At the recent 91X Punk Rock Pro Am golf tournament, next to a gaudy 18-wheeler billboard for Jaigermeister, a small booth with a cardboard table and donuts stood out like an exhibit-booth starter kit. Manning it was a button-cute girl in a pink golf hat, a photographer with Elton John-sized sun specs and a tall, Amazonian woman who looks like Chrissy Hynde's better half.
One of the girls would later confide that they were kind of embarrassed by their "little booth." But that's their charm, for they are the women of SDMusicMatters, and every month they give San Diego musicians a beautiful, glossy blowjob.
I'll get to that in a second.
SDMusicMatters started as a website dedicated to San Diego musicians and artists. Formed by a husband and wife duo, the latter of which is a nastily good photographer, the small collective of local music lovers has frothed over their finds in the San Diego music scene.
They're the reason so many San Diego bands have great promo photos. Scarlet Symphony's Gary Hankins wrapped in cellophane, witty rockers Rookie Card assaulting the San Diego Chicken, Louis XIV looking mean, dour and goth.
It's an artful documentation of what's happening here. And now.
In a perfect world, each American city would have a publication like SDMusicMatters, one that dedicates itself wholly to the great sounds in their own area code. Unfortunately, unless you've got a millionaire benefactor, economics works against you. Readers want to read about stuff in their own record collection, or what's hot regardless of locale. And advertisers want to advertise where the readers read.
Also, there's just not enough seriously good local music to champion-even in a city like New York, you can run through the A-list bands pretty quickly. That's why the Village Voice peppers local coverage with essays on Bright Eyes. CityBeat has a similar approach.
The Reader's BLURT section is almost all local music; they manage to keep readers' interest by almost exclusively covering controversy or "dirt." Scandal sells. As a former writer for BLURT, I was told in no uncertain terms that positive profiles of local bands simply weren't acceptable. There had to be conflict.
Yet here is SDMusicMatters-an all-positive magazine dedicated to local music, printed on expensive glossy paper, beautifully rendered. It's a coup for local musicians.
Sort of. Because the girls of SDMM are such big fans of local music, their articles often comes across like a series of press releases (blowjobs). When a magazine is so overwhelmingly positive, it's hard for a reader to trust what's being said. It's just not real. I'm sure even Gandhi talked back to his mother.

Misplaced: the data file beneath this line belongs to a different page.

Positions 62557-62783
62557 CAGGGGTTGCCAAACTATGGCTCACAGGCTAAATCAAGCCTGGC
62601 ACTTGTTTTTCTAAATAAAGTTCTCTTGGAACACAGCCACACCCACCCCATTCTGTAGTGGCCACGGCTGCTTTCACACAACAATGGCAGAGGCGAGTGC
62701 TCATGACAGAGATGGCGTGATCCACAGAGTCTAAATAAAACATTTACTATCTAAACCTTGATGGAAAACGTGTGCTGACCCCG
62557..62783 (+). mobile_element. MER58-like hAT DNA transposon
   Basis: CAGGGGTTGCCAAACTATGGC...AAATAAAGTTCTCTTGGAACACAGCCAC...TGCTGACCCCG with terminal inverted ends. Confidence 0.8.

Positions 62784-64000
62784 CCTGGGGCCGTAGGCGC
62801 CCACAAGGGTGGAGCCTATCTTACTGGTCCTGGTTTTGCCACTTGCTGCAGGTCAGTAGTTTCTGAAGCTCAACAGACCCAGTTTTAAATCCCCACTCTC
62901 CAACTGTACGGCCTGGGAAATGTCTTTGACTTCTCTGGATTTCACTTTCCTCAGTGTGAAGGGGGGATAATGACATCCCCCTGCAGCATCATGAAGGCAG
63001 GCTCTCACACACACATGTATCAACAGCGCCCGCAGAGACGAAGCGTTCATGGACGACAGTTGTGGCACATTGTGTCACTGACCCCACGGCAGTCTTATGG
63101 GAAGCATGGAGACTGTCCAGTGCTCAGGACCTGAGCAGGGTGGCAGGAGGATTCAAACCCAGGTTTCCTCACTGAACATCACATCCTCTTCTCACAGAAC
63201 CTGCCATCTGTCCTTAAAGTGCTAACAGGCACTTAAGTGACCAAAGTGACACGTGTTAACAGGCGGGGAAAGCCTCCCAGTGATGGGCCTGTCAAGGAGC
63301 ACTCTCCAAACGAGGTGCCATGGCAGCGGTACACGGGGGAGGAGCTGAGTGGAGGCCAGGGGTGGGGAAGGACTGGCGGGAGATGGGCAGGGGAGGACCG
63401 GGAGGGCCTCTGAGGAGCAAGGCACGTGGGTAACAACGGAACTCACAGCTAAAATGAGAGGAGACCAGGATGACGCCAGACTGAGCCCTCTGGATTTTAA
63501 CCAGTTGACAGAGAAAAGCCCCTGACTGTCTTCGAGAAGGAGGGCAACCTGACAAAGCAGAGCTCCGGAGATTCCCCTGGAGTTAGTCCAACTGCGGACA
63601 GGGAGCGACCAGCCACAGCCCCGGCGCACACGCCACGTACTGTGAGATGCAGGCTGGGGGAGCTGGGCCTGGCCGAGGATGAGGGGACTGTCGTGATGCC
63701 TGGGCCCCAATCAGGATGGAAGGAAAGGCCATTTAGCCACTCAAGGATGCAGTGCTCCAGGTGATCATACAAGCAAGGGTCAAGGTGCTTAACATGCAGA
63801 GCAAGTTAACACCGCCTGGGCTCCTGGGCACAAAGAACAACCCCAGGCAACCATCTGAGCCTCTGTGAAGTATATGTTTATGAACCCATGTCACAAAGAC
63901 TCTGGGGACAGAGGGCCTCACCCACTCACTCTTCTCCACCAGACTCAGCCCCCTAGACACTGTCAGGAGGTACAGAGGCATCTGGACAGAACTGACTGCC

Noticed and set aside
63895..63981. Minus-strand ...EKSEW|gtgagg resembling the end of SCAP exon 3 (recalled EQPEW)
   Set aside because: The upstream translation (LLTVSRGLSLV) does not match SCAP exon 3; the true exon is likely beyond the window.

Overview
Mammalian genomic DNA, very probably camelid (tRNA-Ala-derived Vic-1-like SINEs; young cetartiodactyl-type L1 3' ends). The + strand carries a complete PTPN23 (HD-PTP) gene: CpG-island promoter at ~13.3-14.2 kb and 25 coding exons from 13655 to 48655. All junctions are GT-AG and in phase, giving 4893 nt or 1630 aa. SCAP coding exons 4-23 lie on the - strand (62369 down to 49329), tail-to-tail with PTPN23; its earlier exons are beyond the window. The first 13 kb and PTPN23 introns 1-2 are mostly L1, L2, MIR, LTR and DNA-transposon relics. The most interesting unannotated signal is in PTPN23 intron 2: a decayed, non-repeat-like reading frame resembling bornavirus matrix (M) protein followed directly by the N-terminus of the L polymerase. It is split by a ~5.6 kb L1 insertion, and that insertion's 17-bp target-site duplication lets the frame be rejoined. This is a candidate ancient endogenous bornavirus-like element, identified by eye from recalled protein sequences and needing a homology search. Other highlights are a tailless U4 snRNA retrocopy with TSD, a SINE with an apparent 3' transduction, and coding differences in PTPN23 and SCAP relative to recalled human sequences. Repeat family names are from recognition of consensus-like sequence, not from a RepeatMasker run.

I say this not as a critical competitor, since we're not competitors. I say it as a longtime fan of San Diego music and media who wants nothing more than for SDMusicMatters to succeed.
I guess that's why, after the Punk Rock Pro Am and a few drinks, I decided to offer some feedback to one of their writers. I suggested that, in order to really connect with local music fans, they might want to add a healthier dose of realism. If they see a blemish, call it out. I think people appreciate that, even if it's their blemish that's being pointed out.
"You realize that a lot of people don't like you, right?" the writer responded.
Ouch. But an absolutely fair response. There are reasons to dislike both myself and CityBeat's music coverage, one of them being the occasional dearth of local artists.
Despite being told that I'm not well liked, I love those girls. Not in a coddling, patronizing way. I love them because they're seriously passionate about local music, the type of people that every healthy artistic community desperately needs. Sadly, a lot of music journalists keep writing long after the thrill is gone.
I hope I'm wrong, but chances are they won't last a whole lot longer if they continue doing what they do. Apparently, they're considering dropping the "SD" and trying to expand to Southern California. So enjoy it now-a creative magazine that's beautiful to look at, has good taste in music and gives blowjobs to the bands they love.
Not real, but wrong for the right reasons.Check out www.sdmusicmatters.com.